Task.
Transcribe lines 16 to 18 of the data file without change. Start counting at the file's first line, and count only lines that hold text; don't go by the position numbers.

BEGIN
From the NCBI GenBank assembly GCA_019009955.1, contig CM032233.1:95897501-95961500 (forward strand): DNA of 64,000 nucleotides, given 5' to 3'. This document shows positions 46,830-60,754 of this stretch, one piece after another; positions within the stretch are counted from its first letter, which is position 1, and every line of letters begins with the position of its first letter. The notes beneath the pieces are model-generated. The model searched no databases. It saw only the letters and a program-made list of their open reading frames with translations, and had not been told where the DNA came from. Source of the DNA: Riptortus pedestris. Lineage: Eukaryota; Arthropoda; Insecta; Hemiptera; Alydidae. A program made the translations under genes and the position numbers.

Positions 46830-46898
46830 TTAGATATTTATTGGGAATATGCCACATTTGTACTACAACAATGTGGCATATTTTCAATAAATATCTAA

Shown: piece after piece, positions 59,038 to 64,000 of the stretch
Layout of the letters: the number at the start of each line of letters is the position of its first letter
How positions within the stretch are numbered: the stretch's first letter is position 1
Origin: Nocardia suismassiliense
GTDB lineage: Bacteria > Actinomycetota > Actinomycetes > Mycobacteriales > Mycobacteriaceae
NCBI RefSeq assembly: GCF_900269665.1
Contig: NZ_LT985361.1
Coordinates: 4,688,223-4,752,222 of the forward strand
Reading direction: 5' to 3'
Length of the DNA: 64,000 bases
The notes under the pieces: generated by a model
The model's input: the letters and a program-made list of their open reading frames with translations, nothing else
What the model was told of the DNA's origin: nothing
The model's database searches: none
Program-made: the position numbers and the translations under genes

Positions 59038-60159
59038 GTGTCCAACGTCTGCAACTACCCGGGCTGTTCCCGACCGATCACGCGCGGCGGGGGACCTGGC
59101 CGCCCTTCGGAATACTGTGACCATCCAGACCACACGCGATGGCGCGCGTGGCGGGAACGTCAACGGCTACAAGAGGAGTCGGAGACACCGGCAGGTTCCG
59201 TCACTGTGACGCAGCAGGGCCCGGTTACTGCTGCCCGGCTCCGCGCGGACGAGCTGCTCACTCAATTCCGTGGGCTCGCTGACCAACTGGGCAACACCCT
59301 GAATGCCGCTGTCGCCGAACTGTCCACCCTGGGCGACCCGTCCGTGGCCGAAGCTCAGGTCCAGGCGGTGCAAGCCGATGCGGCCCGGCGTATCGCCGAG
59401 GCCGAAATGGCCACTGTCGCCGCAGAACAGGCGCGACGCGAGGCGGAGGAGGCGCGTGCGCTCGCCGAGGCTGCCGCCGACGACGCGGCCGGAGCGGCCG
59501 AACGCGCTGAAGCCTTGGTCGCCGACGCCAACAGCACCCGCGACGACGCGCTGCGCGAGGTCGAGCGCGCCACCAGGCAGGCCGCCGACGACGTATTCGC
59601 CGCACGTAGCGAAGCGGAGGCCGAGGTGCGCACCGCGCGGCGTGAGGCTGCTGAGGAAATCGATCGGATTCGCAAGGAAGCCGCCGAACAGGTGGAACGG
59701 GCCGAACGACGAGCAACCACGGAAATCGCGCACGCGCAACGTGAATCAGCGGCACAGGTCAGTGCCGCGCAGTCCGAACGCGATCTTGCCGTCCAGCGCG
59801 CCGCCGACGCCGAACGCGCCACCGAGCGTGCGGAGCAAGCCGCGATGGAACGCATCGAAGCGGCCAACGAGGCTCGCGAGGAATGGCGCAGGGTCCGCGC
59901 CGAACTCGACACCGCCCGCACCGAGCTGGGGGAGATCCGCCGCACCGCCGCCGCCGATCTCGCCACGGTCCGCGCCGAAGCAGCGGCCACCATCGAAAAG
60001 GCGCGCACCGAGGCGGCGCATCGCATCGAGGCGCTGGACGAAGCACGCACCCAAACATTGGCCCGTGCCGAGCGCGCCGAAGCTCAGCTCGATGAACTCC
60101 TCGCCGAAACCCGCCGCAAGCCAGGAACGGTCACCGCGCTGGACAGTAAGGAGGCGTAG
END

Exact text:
What the model was told of the DNA's origin: nothing
The model's database searches: none
Program-made: the position numbers and the translations under genes